The issue of the future of nuclear energy in Armenia remains open. All parties understand that the Metsamor NPP cannot work forever. If Armenia does not want to live under international sanctions (it can learn more about living under sanctions from their neighbor - Iran), it will have to build a new NPP. The question will again arise in Yerevan, which project of the new NPP they should choose. In 2018, during the negotiations Nikol Pashinyan discussed with Russia the possibility of building a new nuclear power plant, but the parties did not come to an agreement. Western countries also proposed their projects, but the cost of them (about $ 5 billion) did not satisfy Yerevan.
It is worth to note that the issue of building a new nuclear power plant will be repeatedly raised on the international agenda in the next few years. The situation in which Yerevan does not have a new nuclear power plant and the old one can no longer be operated directly threatens the country's national security, and this is well understood the leadership of Armenia. Russia is a long-standing reliable partner and strategic ally of Armenia, has the necessary experience, technologies and a project (NPPs based on the new VVER-600), while the West attracts Armenia with new prospects for cooperation in all areas if the construction of a new European-type NPP is completed. Given the pro-Western views of Prime Minister Pashinyan and his team, the choice will be very difficult This challenge will be the main test for Russian-Armenian relations in a long time.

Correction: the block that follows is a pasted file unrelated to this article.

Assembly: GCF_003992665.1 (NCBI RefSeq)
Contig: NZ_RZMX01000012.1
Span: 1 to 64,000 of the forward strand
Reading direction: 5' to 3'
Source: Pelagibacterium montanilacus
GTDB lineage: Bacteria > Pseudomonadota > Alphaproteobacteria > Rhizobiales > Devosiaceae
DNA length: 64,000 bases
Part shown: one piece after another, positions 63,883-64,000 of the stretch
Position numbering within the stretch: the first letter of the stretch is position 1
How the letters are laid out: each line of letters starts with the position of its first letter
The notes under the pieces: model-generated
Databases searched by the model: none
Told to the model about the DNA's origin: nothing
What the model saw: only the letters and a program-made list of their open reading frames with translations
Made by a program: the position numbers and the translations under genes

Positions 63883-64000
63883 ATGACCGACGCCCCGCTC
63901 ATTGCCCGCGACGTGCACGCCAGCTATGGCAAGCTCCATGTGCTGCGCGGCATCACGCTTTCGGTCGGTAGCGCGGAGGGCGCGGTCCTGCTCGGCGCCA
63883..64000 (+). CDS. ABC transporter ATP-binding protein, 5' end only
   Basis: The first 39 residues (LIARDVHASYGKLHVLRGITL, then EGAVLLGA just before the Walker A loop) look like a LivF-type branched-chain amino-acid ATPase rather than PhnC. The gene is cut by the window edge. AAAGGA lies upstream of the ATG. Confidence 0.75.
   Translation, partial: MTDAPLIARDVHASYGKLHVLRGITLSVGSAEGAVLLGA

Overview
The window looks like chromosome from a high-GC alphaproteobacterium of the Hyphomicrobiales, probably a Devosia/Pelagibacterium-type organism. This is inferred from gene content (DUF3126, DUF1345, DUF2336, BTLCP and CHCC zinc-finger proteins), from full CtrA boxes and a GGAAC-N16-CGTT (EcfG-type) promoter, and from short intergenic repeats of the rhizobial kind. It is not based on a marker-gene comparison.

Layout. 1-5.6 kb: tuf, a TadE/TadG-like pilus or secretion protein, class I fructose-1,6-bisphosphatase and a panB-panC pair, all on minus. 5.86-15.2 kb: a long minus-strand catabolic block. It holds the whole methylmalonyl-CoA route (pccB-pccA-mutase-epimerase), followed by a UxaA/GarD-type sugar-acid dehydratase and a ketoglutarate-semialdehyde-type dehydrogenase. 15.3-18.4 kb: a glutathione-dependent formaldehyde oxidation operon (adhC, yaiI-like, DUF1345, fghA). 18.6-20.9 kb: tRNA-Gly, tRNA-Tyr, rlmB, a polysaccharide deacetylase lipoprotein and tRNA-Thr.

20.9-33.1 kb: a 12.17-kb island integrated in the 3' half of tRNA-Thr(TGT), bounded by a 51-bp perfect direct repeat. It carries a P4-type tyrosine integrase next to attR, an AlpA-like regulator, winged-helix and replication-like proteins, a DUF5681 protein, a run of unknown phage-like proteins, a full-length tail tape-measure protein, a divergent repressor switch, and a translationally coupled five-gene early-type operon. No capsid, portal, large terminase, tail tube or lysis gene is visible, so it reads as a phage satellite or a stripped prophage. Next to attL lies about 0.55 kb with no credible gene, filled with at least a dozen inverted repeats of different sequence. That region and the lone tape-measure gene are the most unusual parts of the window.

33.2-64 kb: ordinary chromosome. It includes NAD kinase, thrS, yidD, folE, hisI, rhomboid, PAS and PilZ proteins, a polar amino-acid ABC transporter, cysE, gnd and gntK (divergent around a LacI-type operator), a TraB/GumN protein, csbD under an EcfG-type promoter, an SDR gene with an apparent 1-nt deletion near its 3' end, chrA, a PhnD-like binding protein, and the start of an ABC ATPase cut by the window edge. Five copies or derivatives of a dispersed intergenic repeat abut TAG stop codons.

In the current situation, any demand to close the Armenian nuclear power plant should be regarded, first of all, as a geopolitical decision aimed at undermining the national security of Armenia and reducing the authority of the Russian Federation in the Caucasus, and imposing costly European NPP-projects as a political blackmail. Modernization carried out by Russian specialists will allow safe operation of the nuclear power plant even after 2026. The Armenian nuclear power plant and the 102nd military base in Gyumri have equal importance and are an integral part of Russia's strategic interests in the region. It is obvious that the EU and NATO are interested in gradually pushing Russia out of there, that is why they are making maximum efforts.
Despite the pro-Western views of Prime Minister Pashinyan and his team, it is hoped that the parties will maintain the current level of cooperation in all areas and especially important in nuclear energy today. Countries are united by a heroic past, a confident present, but will these allies have a common future? There is no answer to this question yet.